After his death, he was canonized and a church was built over his grave. It was found out during these years that the dead body of Nicholas is producing the Santa Manna. That is why Myra became a place of pilgrimage where believers always tried to get some drops of the holy liquid. The remains of his body lay safe there for 700 years in the crypt under the cathedral that was built for him.
But then on July 16, 1054, the great schism in the Christian Church took place: the Patriarch of Constantinople was expelled from the Roman Catholic Church. The patriarch no longer accepted the leadership of the Pope. From that day on, these two big churches continued separately as the Roman Catholic and the Orthodox Catholic Church. It was unpalatable to the Roman Pope that he would never be able to see his most important saint again. And then a plan was made.
Thus it was that in 1087 the coffin containing the sacred bones of Saint Nicholas was stolen from the crypt in Myra by sailors from Bari. Merchants from Venice who were also on their way at the time were trumped and bought off. They got a small part of the dead body. A part that can be found today in the Church of St. Nicholas at the Venice Lido. The rest of the remains went to Bari. And that is where they are until today.
When my ferry from Patras approached the port of Bari I could easily see the Nicholas Cathedral. After all, a church that has to protect the seamen is always near the water’s edge.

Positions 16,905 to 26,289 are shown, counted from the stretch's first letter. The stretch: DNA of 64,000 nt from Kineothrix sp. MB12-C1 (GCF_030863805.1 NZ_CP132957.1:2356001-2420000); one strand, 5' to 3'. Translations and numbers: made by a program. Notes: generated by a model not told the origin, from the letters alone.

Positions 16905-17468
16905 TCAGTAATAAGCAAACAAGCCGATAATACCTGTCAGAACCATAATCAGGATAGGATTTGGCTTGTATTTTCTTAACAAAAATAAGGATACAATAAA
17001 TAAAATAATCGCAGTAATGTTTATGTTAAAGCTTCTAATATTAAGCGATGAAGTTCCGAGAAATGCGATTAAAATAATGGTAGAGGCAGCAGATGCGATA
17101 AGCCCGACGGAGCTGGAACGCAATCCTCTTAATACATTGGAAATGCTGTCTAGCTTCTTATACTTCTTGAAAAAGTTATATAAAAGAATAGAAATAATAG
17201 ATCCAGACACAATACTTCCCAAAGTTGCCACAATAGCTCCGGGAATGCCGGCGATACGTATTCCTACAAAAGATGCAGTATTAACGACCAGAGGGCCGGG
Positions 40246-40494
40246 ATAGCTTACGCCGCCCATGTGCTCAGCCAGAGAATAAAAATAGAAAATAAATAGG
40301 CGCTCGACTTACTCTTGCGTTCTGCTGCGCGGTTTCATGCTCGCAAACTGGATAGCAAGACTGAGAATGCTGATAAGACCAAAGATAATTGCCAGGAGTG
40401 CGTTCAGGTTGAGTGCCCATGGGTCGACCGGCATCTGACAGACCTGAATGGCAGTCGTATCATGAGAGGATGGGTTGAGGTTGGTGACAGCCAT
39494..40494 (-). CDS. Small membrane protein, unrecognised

In the Netherlands, we know Nicolas as a white old man with a miter. We celebrate his birthday on December 6, a bit strange because it is the anniversary of his death. Nicholas lived in Myra and we can of course be certain he has never been white. The Russians painted him dark. The statue that is carried around in Bari alos has him with dark skin. But from Western Europe, the Nikolas with the white beard and the miter went to the US where they made him Santa Claus. Even in sweltering Mexico, a bishop-like man with white hair and a white cap hands out presents in every city during the weeks before Christmas. Nicholas is certainly the most famous but also the most flexible saint in the world.
Only in 1965 the excommunication decrees pronounced in 1054 between the Orthodox and the Roman Catholics were lifted. A year later, an Orthodox chapel could be built opposite the crypt in the church in Bari so that the Orthodox could also pray with their patron saint. Then in 2003 Putin gave Bari the bronze statue. It would not be until 2016 before both Church leaders would meet again. At the initiative of Pope Francis, he met with Patriarch Kirill at the airport of Havana in Cuba. The first time after 1000 years.
What was it they arranged? Pope Francis gave permission that a part of the body of Saint Nicholas could travel to Russia. The Russians had a golden sarcophagus specially made in which that part of the sacred body could be transported and displayed. The first three weeks in the Cathedral of Christ the Savior in Moscow. The next two weeks in the Alexander Nevsky Monastery in Saint Petersburg. The filling of that sarcophagus happened exactly the day I was in Bari. Later I read in a newspaper that – according to anonymous sources – it was the bishop’s ninth rib. A very important rib of course because of its location close to the heart.
The Russian Orthodox Church is the largest church in Russia. That church has its own leader, now Patriarch Kirill. Because the Russian Orthodox Patriarchate rejects the authority of Rome, the Patriarch is the highest authority of all Russian Orthodox believers. This has not always been the case. When Peter the Great devised a new constitution in 1721, he proclaimed himself emperor of the ‘Russian Empire’ and ended the autonomy of the Russian Orthodox Church. Peter knew from his own experience that the patriarchs sometimes turned against the tsars. He therefore devised a new interpretation: every secular authority comes from God and so the church resides under the authority of the head of state, which was him, Peter the Great. It stayed like that for almost 200 years.